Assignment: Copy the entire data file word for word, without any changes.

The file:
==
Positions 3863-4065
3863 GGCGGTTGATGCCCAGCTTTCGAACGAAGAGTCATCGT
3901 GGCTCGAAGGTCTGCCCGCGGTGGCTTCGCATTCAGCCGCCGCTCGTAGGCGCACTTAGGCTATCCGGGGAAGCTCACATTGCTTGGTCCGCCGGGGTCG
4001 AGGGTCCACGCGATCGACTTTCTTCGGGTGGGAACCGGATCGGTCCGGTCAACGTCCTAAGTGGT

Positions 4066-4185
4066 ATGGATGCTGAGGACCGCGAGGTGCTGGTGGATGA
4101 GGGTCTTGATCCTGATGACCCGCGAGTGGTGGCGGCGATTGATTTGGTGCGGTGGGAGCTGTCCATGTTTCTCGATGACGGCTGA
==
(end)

Positions 3863-4065
3863 GGCGGTTGATGCCCAGCTTTCGAACGAAGAGTCATCGT
3901 GGCTCGAAGGTCTGCCCGCGGTGGCTTCGCATTCAGCCGCCGCTCGTAGGCGCACTTAGGCTATCCGGGGAAGCTCACATTGCTTGGTCCGCCGGGGTCG
4001 AGGGTCCACGCGATCGACTTTCTTCGGGTGGGAACCGGATCGGTCCGGTCAACGTCCTAAGTGGT

Positions 4066-4185
4066 ATGGATGCTGAGGACCGCGAGGTGCTGGTGGATGA
4101 GGGTCTTGATCCTGATGACCCGCGAGTGGTGGCGGCGATTGATTTGGTGCGGTGGGAGCTGTCCATGTTTCTCGATGACGGCTGA